Hidden in the PlayStation 5 Settings menu sits the Sound menu. This section controls the PS5 controller’s microphone, the TV output speakers, and the general volume. The menu also has two more options: “3D Audio for TV Speakers” and “3D Audio for Headphones.” As the names suggest, these tabs let users experience spatial audio without Sony’s proprietary wireless headphones.
Before you can use these modes, you have to enable them and then set them up for your desired configuration (not everyone’s TV speakers or ears work the same way). In order for speakers to harness the power of 3D audio, you have to measure your gaming room’s acoustics. Thankfully, the PS5 can do that for you. Select the “Measure Room Acoustics Using TV Speakers” option, hit the “Next” button when your DualSense controller is fully updated (and when its microphone is on), and finally hold it flat at eye level and select “Start Measurement.” The console will emit a series of beeps. Once it’s finished, you can use 3D audio with your pre-existing speakers. But what if you don’t like the result? Then “3D Audio for Headphones” might be more your speed. Just plug your preferred headphones into your controller’s audio jack, enable the 3D audio headphones option, and select “Adjust 3D Audio Profile” to pick the mode you think sounds best.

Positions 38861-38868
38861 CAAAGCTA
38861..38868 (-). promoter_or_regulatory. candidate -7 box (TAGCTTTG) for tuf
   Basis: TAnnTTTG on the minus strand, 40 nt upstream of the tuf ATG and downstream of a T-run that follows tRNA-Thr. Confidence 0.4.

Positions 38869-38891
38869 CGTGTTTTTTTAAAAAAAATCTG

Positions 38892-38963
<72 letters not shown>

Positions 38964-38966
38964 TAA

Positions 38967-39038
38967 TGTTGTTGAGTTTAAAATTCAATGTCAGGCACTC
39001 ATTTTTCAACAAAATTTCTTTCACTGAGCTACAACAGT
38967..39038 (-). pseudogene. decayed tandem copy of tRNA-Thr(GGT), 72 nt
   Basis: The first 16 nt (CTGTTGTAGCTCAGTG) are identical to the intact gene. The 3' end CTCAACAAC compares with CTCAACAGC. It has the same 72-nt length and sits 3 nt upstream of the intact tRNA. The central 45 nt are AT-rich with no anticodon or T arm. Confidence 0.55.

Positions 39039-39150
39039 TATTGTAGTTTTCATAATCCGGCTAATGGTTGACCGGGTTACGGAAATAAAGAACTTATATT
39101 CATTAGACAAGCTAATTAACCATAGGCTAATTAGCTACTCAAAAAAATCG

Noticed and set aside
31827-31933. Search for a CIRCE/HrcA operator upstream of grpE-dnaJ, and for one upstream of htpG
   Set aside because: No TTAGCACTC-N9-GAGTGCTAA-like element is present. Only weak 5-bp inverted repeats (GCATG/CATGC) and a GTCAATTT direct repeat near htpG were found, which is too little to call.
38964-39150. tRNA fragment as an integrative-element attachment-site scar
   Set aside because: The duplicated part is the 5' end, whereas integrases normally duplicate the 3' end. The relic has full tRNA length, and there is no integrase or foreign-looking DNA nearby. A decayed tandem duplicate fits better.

To be fair, the sounds that emanate from Sony’s proprietary PULSE headset are vastly superior, but if you want to experience the beauty of 3D audio without splurging on another headset, this feature should do the trick.